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Society, including clothing styles and fashion in general, are all rather more conservative and old-fashioned-seeming than the real world.
Most people in the world, or at least in the great powers, work a six day week with Sunday off. Most people do not travel far from their place of birth other than when in military or government service.
Religion, particularly Christianity, has remained strong over the centuries rather than being whittled away. This has partly arisen because of the existence of a strong religious power in the New Commonwealth, which has kept other nations religious as a reaction to it. In most areas the state religion combines state support with a good deal more real belief than in the real world, although also a great many people who only pay lip service to the church. No-one, not even the Dutch, imagines that a state without a church forming a major part of it is practical, or even possible. Even if non-Christian (such as Islam), a state religion of one sort or another is considered a necessity for every nation.
Most nations conduct prayers before action, and before meetings of all sorts.
Racism and sexism remain largely institutionalised, though there are varying degrees of tolerance in different places around the world. Homophobia is institutionalised everywhere.
Although by real world standards quite backwards in its stance on social affairs, the Catholic Church in Puritan World does allow its services to be conducted in the local language of the worshippers. The current Pope is Alexander X.
All nations believe in, and use, the death penalty, and all of them use beatings and generally some form of torture as a standard part of the interrogation process. All also practise at least some form of gun control.
There are no internationally-applicable laws equivalent to the Geneva Convention that govern the treatment of prisoners of war and other such matters.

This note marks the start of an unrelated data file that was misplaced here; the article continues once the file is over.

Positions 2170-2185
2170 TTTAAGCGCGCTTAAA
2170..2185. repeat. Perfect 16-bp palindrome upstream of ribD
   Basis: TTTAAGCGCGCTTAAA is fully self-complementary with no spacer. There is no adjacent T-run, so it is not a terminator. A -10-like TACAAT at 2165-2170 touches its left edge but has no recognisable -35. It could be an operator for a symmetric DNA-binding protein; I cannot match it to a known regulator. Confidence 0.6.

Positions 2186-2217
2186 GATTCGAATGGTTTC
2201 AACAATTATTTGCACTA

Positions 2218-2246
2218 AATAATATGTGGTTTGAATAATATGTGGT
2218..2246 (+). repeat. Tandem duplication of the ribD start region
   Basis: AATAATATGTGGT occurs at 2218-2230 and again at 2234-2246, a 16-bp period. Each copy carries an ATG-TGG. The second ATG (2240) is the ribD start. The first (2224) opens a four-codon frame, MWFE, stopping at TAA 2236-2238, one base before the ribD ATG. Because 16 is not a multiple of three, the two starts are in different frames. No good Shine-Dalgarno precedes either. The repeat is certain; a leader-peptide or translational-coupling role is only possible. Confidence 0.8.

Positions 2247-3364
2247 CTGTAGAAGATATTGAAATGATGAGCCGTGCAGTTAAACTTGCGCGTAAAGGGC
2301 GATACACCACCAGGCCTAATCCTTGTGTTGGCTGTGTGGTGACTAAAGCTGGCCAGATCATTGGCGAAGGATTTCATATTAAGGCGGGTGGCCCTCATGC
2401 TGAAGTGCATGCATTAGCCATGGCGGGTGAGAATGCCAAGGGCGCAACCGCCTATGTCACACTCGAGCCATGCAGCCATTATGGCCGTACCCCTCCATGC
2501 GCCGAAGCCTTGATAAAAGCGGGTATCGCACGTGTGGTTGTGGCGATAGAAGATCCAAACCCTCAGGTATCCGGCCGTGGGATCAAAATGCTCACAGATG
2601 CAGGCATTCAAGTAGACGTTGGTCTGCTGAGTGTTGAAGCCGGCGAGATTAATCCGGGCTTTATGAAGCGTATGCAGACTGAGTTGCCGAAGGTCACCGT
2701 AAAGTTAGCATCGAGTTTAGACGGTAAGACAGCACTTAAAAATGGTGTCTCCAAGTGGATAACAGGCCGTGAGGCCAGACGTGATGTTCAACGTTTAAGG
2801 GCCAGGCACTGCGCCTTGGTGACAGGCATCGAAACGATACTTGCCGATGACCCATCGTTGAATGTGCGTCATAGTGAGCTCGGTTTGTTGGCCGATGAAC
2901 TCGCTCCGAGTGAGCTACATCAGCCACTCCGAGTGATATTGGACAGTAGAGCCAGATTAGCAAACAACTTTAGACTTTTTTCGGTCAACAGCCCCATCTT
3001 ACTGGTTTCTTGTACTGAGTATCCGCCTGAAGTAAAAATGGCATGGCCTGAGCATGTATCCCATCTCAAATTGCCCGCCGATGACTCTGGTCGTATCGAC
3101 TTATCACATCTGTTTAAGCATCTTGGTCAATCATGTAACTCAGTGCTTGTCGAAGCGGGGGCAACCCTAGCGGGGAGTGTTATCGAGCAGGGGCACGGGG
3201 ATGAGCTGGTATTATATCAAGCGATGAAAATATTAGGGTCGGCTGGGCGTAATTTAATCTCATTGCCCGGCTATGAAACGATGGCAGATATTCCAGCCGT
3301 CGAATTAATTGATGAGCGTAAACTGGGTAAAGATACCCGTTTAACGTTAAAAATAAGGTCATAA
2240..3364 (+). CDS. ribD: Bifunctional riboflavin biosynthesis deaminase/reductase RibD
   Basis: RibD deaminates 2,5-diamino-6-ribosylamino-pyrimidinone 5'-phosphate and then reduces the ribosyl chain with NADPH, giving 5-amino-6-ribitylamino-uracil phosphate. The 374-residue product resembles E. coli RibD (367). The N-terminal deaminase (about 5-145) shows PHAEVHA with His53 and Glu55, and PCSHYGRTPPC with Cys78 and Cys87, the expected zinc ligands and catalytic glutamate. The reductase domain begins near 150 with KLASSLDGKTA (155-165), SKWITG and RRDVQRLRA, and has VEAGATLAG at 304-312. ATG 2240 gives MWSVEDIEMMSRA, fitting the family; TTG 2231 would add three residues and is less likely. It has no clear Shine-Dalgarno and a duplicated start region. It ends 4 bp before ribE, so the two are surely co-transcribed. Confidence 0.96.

Slavery still exists in the non-Commonwealth parts of the world, although the Commonwealth effectively destroyed the slave trade by the early nineteenth century. Most slaves are found in the South American and African colonies of European powers, and in the Ottoman Empire, though there are some in Europe itself. Many European nations use slavery as a criminal punishment, or simply as a way of disposing of political opponents of various kinds.
Most nations have some form of National Service, usually military in nature.
Duelling still exists among the upper classes of Europe. However, since the machine gun industrialised war, and particularly since the Russian War, it has been in decline, and although duels do occasionally happen, they are unusual, and outside of a few of the Italian states, normally at least nominally illegal.
With Britain wracked by religious strife and civil wars, and with its society much less free because of this, it became much less of a haven for religious and other dissidents. North America, firmly under the control of the Puritan New Commonwealth, also did not provide such a haven. Only the Netherlands did so, and even it was limited because of its wish to avoid too much unnecessary conflict with its neighbours.